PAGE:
Up to this point, we've been of two minds about the Avegant Glyph. On one hand, the tech is fascinating and the idea itself is an original one (though it's since inspired some copycats, which are in full bloom at CES this year). It's a seemingly innocent pair of headphones that you can slide over your eyes for a private theater experience, courtesy of a unique "Retinal Imaging Technology," which reflects light from a single LED through a series of mirrors that end up as a high-res image for your eyeballs.
On the other hand, though, we couldn't help but think how awkward it would be to wear the Glyph over our eyes in public. Putting wacky headgear on my noggin is par for the course in this line of work, but "regular" folks today may only know how to gawk at people wearing these across from them on the subway.
After this third go-round with the Avegant Glyph (second for me), though, that hesitation has shrunk some as we see the product gaining polish.
Another factor is VR. The Glyph isn't a virtual reality headset, but as VR moves closer to the mainstream this year (the Oculus Rift ships in March, with the HTC Vive coming in April), people may start to grow more comfortable with this kind of headgear, even if it starts in the privacy of their own homes. This isn't going to happen overnight – the first-gen Glyph is going to be extreme early adopter gear – but a few years from now could be a different story. Maybe.
The Avegant Glyph strikes a nice balance between immersion and awareness. This mockup we did last year gives you an idea of what you see while wearing it with the visor down:
Focus your eyes on the content and you're going to be fairly immersed. But when you need to take a sip of coffee or make sure nobody stole your carry-on bag, you simply glance down; no need to remove the headset.
I wouldn't be brave enough to wear the Glyph over my eyes on, say, a Chicago El Train or NYC subway, but I would give it a go on a flight. Avegant's Chief Marketing Officer Richard Kerris says he wears it on flights regularly, and, while it does draw its share of attention, it's largely enthusiasm. By the time his in-flight neighbor gives it a quick try, they're asking how they can get one themselves (devil's advocates will say "of course he'll say that," but we wouldn't be surprised to see wide-eyed curiosity for a product like this).
And if you're in a public environment where you don't feel comfortable wearing the Glyph, you can always just slide it back up into headphone mode. Most people will think it's a pair of Beats. Albeit one with some curious bulges on top.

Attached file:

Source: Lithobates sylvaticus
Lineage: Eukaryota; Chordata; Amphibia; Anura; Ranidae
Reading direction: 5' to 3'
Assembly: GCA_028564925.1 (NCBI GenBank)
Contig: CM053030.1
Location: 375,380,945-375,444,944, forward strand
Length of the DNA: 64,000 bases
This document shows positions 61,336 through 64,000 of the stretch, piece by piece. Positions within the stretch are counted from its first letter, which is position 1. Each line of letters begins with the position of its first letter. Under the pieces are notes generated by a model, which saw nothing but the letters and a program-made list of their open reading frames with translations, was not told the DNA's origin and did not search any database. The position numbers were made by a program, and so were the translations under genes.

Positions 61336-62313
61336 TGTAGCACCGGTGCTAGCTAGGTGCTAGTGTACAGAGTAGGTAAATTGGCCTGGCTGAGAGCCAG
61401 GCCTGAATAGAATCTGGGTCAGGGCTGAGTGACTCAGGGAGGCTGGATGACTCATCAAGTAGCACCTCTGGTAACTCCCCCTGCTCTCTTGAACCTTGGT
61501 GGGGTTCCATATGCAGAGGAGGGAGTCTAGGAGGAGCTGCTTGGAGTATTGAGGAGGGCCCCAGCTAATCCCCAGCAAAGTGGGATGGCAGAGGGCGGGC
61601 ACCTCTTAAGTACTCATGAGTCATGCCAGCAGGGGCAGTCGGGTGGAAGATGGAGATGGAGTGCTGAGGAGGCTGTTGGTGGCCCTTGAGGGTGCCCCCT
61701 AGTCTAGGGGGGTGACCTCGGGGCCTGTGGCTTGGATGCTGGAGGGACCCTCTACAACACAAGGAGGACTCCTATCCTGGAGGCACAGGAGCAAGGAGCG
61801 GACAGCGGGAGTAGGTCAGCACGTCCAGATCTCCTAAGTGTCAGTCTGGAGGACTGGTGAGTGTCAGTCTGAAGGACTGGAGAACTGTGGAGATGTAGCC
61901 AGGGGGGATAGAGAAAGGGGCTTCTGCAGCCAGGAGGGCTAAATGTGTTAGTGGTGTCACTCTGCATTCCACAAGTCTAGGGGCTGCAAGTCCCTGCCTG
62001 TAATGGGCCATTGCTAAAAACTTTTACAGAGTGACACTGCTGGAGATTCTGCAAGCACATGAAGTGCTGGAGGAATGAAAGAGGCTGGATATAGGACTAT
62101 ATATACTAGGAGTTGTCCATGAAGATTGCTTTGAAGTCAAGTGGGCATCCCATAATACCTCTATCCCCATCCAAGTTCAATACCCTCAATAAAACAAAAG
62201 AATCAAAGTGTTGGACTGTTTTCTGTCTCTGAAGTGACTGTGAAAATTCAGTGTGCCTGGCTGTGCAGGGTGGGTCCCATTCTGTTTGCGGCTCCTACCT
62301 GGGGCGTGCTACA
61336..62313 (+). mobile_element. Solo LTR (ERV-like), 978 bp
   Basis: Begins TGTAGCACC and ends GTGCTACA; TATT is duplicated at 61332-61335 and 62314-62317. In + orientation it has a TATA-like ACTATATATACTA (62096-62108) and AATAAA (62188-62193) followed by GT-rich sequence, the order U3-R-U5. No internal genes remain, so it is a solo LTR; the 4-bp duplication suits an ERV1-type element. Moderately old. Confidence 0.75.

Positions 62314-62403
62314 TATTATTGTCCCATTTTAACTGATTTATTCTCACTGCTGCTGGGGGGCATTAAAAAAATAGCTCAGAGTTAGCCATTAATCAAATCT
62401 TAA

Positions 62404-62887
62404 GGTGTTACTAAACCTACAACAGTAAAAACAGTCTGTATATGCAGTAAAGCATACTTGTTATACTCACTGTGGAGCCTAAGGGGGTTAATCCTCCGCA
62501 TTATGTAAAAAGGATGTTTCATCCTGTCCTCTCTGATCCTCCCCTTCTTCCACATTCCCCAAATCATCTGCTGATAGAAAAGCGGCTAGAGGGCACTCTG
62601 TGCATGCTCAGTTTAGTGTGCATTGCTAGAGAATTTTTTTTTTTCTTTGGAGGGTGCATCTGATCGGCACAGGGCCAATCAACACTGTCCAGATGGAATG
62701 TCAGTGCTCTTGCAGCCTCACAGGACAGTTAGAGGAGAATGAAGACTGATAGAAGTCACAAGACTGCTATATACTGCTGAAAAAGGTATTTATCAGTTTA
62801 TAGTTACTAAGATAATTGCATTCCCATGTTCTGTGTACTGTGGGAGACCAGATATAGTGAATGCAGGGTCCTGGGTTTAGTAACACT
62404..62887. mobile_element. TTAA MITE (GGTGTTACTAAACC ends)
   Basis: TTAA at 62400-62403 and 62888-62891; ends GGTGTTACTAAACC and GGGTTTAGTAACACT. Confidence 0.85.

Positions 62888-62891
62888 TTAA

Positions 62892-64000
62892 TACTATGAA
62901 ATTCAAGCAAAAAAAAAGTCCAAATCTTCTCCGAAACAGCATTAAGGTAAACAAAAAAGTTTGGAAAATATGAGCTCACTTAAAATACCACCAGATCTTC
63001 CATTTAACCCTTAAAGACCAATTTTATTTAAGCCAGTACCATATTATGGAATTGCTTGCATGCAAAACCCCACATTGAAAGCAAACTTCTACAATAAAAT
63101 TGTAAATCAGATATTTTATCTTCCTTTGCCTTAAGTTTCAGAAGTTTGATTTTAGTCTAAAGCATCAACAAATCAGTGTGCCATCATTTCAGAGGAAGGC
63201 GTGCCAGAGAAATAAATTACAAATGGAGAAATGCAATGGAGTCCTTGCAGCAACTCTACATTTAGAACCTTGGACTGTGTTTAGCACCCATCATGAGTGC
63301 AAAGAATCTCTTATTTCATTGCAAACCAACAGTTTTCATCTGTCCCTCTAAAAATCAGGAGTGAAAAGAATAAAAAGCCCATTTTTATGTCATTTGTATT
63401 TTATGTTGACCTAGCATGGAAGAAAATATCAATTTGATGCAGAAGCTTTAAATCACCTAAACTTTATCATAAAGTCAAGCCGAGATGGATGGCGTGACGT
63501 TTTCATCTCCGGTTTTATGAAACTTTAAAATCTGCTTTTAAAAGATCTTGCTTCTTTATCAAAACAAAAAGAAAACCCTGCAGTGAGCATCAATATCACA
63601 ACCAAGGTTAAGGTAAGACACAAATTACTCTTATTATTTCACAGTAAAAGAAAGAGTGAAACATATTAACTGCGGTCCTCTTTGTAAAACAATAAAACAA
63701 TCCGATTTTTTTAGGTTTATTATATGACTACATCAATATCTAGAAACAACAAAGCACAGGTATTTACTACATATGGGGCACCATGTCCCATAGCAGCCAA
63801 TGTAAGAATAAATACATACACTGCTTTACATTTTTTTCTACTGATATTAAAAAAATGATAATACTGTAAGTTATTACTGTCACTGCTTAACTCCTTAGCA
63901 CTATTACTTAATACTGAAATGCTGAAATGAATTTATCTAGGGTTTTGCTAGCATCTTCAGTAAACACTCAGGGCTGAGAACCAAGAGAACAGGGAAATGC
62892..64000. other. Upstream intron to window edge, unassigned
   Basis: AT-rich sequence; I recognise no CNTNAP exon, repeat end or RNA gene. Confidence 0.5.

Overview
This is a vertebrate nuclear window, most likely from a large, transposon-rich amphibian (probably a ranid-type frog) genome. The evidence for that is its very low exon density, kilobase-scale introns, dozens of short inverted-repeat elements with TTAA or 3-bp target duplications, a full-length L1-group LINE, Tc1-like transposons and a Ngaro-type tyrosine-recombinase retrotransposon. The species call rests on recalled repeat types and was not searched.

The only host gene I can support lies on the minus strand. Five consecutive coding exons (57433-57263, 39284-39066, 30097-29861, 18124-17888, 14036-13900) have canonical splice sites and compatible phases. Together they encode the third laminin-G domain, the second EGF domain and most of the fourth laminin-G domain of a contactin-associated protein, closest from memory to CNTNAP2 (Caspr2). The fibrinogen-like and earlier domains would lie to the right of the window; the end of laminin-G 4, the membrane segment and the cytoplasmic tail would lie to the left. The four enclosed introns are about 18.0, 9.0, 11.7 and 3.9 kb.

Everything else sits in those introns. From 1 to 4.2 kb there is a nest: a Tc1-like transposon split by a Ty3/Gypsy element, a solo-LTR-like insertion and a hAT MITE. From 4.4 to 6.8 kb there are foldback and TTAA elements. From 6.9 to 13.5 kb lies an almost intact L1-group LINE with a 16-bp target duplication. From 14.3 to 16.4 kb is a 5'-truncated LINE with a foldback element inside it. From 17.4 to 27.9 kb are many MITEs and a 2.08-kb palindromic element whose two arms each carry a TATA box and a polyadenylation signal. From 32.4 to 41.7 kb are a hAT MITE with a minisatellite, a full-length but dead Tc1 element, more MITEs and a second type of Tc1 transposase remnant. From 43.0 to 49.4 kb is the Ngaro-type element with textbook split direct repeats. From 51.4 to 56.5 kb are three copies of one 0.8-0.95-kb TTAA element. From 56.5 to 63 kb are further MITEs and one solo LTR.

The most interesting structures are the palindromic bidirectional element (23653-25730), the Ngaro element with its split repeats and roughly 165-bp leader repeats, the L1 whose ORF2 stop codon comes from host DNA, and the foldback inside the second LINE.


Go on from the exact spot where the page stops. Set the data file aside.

There could also be some private uses, like people living in small apartments or single-room dorm rooms with roommates (though those same people may also have a hard time with its US$599, soon to be $699, price tag). And though you'll need a smartphone or tablet capable of HDMI out to use it on the go (unfortunately Samsung's 2015 flagships are excluded from that list), you can also hook it up to a game console or PC at home. If a family member is hogging your main TV and you want to, say, get some PS4 gaming in, the Glyph could be one answer.
Another use for the Glyph, an unexpected one, is drone piloting. Fire up the drone control app on an HDMI compatible phone, and you can pilot your flying robot inside your own mobile theater.
Image quality is excellent; you won't see any pixels. It's also capable of 3D and head-tracking, for content that supports either.
Questions of social acceptance aside, the Avegant Glyph looks like a smart and innovative piece of gear that we're going to continue watching closely. We've seen huge progress in the last year, as it moved from a functional, but clunky-looking prototype, into something that's much more polished and ready to ship. If you're a frequent flyer or simply wish you could have your own head-mounted theater in other environments – and are brave enough to risk making a spectacle of yourself – it looks like the best of its kind.
... and as far as those questions of social acceptance go, that's a moving target. Any conclusions we jump to now could be completely different in a year, and different yet again in another year. Today's early adopter dweeb could look completely "normal" five years from now. Or not.
The Avegant Glyph starts shipping early this year. You can pre-order it now for $599, but that will jump up to $699 in about a week.
Product page: Avegant